This week we're exploring various strategies for using a blog to support personal and formal learning as part of the Work Literacy course's focus on blogging. Today we're going to discuss running a blog challenge.
What is a Blog Challenge?
In a blog challenge, several bloggers work together on a group learning project over a period of time--a few days, a week, a month. Each day during the challenge, learning activities are posted for bloggers to engage in and then blog about. Challenge participants also visit and comment on each others blogs to provide feedback and support during the challenge. The 31-Day Comment Challenge and the 31 Days to Building a Better Blog were both examples of blog challenges.
Benefits of a Blog Challenge Format
The Challenge format has a lot of benefits as a learning project:
- It builds a sense of group cohesiveness and connection as people work together on learning a particular topic. This is enhanced by the intensity of focusing for several days or weeks on a specific theme.
- It allows learners to explore various aspects of a learning theme, comparing and contrasting different ideas and methods over a period of time.
- It encourages experimentation and exploration. Each day there's a different activity for learners to try.
- Many people love the challenge concept--it engages them in focusing intensely on a learning area and depending on how the challenge is structured, it can get their competitive juices flowing.
- Well-structured challenges are fun, especially if you bring prizes into the mix.
Organizing a Challenge
The first step in getting started with a challenge is to pick a topic. This is pretty wide-open territory because just about any area can lend itself to a blog challenge. However it's best to pick something that's broad enough for you to identify several different activities that are related to the theme.
Deciding on the amount of time for your challenge is another key decision. Both Challenges that I've run here have been month-long activities. Although both were very successful, I've come to believe that in most cases, 31 days is too long for this kind of thing. I'd suggest at most 2 weeks, and probably an ideal strategy would be to do week-long challenges. This is enough time for people to get into it, but not so long that the challenge begins to feel like a chore.
At the heart of a blog challenge is a set of daily activities related to the theme of the challenge. What I've found works best is to have a mixture of different kinds of activities. Some are concrete, specific tasks like "comment on a colleague's blog" or "try out the active listening technique with one customer." Usually learners will then blog about what happened as a result of that specific activity.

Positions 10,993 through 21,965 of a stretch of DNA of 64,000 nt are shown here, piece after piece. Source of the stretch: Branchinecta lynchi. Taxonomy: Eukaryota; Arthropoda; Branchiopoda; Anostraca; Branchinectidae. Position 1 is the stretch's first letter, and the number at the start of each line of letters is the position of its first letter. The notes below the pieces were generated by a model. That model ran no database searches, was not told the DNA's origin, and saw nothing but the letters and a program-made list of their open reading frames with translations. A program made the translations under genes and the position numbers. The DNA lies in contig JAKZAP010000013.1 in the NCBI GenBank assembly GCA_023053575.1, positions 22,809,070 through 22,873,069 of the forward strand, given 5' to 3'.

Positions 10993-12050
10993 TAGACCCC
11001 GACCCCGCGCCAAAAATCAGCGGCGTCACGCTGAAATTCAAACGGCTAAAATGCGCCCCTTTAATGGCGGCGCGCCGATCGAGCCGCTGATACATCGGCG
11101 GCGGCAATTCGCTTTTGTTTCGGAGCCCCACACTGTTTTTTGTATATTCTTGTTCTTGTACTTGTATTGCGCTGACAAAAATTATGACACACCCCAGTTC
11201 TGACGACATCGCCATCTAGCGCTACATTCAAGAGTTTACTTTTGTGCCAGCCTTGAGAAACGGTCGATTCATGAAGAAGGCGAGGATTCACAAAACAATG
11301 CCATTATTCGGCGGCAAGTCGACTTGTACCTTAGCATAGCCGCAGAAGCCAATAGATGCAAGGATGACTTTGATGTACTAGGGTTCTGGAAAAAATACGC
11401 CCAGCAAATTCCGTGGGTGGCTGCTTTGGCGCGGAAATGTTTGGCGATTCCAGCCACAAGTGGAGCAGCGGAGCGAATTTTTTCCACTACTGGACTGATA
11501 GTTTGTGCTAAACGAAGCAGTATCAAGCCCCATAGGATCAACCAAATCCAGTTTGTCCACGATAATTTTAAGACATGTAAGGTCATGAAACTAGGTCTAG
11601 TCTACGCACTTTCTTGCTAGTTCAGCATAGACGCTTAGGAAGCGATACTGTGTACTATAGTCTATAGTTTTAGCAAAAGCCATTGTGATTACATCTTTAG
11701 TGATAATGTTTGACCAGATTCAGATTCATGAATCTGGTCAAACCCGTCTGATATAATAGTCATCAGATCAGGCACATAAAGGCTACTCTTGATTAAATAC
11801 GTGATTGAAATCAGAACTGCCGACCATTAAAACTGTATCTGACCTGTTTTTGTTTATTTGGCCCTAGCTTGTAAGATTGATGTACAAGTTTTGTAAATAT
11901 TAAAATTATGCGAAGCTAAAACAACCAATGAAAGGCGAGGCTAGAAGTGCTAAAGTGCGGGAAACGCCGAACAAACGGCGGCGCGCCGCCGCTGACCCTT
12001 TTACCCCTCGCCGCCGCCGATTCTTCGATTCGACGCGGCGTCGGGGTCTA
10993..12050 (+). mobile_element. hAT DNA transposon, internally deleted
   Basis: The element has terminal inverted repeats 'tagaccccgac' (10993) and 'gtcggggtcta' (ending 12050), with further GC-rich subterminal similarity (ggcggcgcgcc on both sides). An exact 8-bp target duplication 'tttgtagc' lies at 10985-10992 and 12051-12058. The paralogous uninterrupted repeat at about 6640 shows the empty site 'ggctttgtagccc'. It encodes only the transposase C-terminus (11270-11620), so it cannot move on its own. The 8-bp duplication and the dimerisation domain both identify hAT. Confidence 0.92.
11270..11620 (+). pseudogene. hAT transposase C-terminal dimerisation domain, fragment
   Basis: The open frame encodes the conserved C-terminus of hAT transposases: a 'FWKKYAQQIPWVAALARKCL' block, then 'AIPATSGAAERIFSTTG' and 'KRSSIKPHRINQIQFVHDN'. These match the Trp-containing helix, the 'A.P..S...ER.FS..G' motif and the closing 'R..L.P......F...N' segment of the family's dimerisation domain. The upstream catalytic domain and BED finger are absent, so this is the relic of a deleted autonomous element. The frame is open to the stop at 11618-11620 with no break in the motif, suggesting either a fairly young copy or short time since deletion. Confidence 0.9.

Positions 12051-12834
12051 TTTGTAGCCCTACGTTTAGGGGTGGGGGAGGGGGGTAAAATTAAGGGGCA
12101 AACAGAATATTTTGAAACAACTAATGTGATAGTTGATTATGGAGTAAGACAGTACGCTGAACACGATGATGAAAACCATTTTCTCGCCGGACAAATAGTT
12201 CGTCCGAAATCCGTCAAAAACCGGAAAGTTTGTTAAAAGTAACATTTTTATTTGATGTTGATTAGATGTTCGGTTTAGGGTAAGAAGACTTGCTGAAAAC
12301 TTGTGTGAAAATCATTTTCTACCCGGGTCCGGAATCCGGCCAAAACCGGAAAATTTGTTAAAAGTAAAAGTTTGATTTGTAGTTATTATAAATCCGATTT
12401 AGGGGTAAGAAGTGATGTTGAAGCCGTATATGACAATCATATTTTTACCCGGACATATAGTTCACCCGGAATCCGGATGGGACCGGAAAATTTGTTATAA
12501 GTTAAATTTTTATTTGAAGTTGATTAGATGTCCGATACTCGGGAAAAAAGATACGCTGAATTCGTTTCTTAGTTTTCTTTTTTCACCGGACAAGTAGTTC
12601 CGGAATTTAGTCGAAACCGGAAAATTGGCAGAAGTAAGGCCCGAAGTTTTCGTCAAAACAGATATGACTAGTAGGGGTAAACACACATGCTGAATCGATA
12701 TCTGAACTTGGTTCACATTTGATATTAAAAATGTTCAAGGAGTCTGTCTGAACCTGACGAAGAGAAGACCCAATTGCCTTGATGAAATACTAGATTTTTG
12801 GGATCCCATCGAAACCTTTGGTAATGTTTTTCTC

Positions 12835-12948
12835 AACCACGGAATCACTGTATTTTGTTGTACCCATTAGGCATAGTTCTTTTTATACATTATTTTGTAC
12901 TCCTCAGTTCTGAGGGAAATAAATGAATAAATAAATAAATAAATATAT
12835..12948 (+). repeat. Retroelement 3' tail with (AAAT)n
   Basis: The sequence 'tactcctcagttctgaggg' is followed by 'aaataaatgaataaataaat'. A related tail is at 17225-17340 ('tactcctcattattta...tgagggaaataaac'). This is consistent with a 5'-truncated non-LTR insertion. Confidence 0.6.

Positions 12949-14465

You can also include activities such as having learners:
- Read a brief article or blog post and respond with their own thoughts.
- Develop a set of instructions for accomplishing a specific task.
- Respond to a "big question," such as "What does leadership mean to you?" or "What's the best way to sell XYZ product?"
- Respond to questions asked by their colleagues
- Research a topic and provide links to relevant resources.
Think carefully about how you structure and organize your activities. I've found that it's a good idea to mix different types of activities throughout the challenge and to allow a lot of flexibility in terms of how people respond to the activities. For example, if you're going to have them develop a set of instructions to do a specific task, encourage them to try out using more creative tools to express themselves, like VoiceThread or putting a PPT onto Slideshare. The best activities have both structure and some level of choice for learners.
I've also found that it's a good idea for Challenge organizers to be flexible in coming up with activities. In the Comment Challenge, I watched what people were doing and where they had questions and concerns to adapt the activities accordingly. When it looked like people needed a break, we did a "catch-up" day. We also had participants contribute some of their own challenge ideas and added those to the activity list.
At the end of the challenge, be sure to include at least one activity that asks learners to somehow summarize what they've learned. How did the experience change their practices? What three things did they take away from the activities?
Running the Challenge